This study compared the effects of two types of self-monitoring on attention and academic performance. Twenty-eight students with learning disabilities were taught a spelling study procedure (SSP), followed by instruction in self-monitoring of performance (SMP) and self-monitoring of attention (SMA). Results showed that on-task behavior was significantly higher in both SMA and SMP than in SSP. Number of correct practices was significantly higher in SMP than in SSP. Spelling achievement was significantly lower in SMA than in SSP, and spelling maintenance was significantly lower in SMA than in SSP and SMP. Student interviews indicated that SMA is experienced as intrusive. The type of self-monitoring used may have direct, significant effects on academic outcomes; there does not appear to be a “best” method of self-monitoring for all students on all tasks.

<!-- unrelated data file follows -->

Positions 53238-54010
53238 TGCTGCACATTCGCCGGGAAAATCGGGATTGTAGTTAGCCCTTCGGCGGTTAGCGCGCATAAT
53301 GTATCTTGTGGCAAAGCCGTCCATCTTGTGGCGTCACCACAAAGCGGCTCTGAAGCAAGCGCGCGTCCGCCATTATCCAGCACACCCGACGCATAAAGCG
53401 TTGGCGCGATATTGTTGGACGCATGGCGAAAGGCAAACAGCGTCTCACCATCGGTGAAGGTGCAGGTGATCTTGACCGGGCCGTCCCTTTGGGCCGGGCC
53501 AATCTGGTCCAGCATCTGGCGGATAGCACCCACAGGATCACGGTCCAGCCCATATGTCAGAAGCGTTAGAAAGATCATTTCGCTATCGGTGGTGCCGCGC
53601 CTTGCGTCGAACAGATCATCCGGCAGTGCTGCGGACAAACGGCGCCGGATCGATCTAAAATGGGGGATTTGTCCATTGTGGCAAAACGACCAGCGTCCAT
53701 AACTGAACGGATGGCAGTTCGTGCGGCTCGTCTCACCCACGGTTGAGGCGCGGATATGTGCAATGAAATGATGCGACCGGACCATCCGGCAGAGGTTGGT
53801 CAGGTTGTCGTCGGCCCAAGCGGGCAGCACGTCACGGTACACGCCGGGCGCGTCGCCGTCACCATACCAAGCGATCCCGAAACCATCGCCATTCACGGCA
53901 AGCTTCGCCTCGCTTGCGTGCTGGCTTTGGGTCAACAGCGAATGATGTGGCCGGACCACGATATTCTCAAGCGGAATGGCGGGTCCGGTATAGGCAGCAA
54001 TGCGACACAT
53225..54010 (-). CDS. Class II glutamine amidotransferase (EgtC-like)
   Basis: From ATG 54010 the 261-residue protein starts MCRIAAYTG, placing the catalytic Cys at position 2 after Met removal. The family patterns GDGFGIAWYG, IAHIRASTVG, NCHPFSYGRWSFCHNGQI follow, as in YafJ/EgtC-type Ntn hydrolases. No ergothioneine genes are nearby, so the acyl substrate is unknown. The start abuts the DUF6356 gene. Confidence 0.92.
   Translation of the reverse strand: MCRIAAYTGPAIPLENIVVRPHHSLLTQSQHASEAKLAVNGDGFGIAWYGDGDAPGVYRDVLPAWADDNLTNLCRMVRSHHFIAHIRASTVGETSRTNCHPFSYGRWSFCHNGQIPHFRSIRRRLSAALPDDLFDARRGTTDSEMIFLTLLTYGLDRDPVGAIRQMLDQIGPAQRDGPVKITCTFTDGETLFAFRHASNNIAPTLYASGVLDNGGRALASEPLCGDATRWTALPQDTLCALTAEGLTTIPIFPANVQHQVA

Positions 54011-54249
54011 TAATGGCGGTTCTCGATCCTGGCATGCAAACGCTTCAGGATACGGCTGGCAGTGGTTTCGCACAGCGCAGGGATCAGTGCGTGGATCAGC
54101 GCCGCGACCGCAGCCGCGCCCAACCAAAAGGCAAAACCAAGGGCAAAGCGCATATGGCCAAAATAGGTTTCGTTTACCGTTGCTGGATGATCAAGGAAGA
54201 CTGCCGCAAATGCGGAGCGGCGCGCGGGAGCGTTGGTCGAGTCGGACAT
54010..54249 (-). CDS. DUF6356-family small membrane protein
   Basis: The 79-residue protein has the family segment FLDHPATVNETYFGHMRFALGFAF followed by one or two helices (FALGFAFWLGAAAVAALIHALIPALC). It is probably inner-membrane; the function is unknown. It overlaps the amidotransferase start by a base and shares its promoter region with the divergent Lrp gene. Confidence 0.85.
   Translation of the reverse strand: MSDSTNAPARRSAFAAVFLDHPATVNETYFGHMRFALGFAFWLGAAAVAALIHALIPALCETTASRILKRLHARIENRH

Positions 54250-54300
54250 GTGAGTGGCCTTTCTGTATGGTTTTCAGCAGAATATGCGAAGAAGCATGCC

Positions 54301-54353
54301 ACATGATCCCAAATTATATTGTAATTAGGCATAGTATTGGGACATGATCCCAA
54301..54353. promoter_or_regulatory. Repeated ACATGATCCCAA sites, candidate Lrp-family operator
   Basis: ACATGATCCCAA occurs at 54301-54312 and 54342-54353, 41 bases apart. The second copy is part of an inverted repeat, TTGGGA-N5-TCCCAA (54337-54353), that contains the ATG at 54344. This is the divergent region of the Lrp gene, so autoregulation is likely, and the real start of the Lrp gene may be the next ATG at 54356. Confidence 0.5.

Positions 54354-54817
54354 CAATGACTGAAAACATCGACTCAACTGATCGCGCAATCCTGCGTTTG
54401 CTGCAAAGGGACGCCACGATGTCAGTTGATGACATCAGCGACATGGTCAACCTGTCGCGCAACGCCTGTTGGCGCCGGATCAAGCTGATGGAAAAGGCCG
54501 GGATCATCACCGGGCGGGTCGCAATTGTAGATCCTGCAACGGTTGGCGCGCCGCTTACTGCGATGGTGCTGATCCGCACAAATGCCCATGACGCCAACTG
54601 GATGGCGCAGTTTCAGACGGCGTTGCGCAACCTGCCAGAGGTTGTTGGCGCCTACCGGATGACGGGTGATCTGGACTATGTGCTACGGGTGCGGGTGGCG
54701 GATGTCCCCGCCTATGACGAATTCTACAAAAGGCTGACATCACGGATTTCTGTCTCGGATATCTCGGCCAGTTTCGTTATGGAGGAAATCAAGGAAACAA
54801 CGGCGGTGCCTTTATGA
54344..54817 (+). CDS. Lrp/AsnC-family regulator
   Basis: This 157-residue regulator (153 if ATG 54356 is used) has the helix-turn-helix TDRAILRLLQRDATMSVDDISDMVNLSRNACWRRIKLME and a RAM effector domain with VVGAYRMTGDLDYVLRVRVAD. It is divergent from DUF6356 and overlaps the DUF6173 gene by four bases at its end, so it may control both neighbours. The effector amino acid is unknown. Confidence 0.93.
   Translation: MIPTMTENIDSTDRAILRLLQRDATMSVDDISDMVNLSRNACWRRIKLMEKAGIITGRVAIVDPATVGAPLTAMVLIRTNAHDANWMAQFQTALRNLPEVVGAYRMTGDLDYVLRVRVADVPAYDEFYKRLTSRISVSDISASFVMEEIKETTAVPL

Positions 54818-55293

ASJC Scopus subject areas
- Developmental and Educational Psychology